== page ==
How to maintain public trust during a crisis


 With insurance products and claims coming under greater scrutiny due to the effects of COVID-19, we examine how the sector is responding.

The FCA’s decision to test the wording of certain business interruption contracts in court is preferable to a disorderly and potentially lengthy series of test cases that are less likely to reach a comprehensive and definitive solution.

This could help reduce uncertainly for both insurers and the public. The process which the FCA will use to select test cases will be very important, and it is hoped that the FCA will consult widely with both consumer groups and the insurance sector to maximise the chances of reaching a decision that is fair, comprehensive and definitive.

The key controversy around COVID-19 and insurance has been around the scope of business interruption insurance, with many customers disappointed that their cover did not give them more protection from the massive economic impact of the virus. This kind of controversy is not new. We have seen similar gaps between expectations and reality with cyber insurance and before that, with different forms of liability insurance.

Given the limits to which customers can bring themselves to focus on the finer points of their insurance policies, it is not credible for us, as a profession, to tackle the problem through policy literature alone. We need to start by thinking about all the risks our clients face, not just the insurable risks. For example, one leading broker has adopted this new approach simply by rethinking is annual meetings with corporate clients. It had always put renewal of cover at the top of the agenda, and uninsured risks at the bottom. It has now switched this around, talking about uninsured risks first, along with how clients plan to manage these risks, and renewal of cover at the end. This means clients come out of the meeting with a much greater understanding of the risks they face and the part insurance plays in managing those risks. It gives clients the ability to understand the limitations of their cover without feeling cheated later on.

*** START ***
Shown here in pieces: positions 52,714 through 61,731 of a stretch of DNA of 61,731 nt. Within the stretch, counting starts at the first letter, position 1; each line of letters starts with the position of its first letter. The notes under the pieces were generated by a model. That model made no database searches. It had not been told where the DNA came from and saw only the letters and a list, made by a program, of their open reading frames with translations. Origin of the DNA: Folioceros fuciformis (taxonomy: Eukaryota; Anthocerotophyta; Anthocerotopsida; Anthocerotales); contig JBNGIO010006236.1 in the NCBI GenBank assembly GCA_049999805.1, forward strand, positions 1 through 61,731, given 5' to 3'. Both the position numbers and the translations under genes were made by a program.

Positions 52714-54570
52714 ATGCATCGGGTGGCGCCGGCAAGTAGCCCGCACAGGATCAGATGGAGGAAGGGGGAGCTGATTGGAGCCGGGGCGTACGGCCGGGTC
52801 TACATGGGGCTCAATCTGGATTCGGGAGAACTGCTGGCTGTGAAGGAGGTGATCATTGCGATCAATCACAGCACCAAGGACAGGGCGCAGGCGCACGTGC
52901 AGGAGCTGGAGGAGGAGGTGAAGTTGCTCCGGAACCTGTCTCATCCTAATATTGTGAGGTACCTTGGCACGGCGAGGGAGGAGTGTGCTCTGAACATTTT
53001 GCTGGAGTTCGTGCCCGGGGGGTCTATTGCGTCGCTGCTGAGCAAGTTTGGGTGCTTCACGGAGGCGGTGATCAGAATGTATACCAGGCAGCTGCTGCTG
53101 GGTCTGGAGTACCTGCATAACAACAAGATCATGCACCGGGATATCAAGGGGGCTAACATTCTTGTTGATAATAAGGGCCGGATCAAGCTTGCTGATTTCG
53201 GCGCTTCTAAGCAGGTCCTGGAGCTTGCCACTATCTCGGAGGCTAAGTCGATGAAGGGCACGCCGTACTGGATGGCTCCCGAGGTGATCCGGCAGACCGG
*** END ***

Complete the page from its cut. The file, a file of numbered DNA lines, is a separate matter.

The insurance sector should also use this as an opportunity to demonstrate that its ability to pay claims quickly is better than most people think. At such a crucial time, insurers can focus on building trust in the profession by delivering the clear, accurate and timely processes that the FCA is looking for. The FCA’s recent approach to business interruption insurance was also set out in their Dear CEO letter, including its decision not to intervene where policies do not cover pandemics.

When life begins to return to some form of normality, this lesson – about looking at the whole customer and prioritising their biggest and most difficult risks – is one the insurance profession must not forget

Authored by CII


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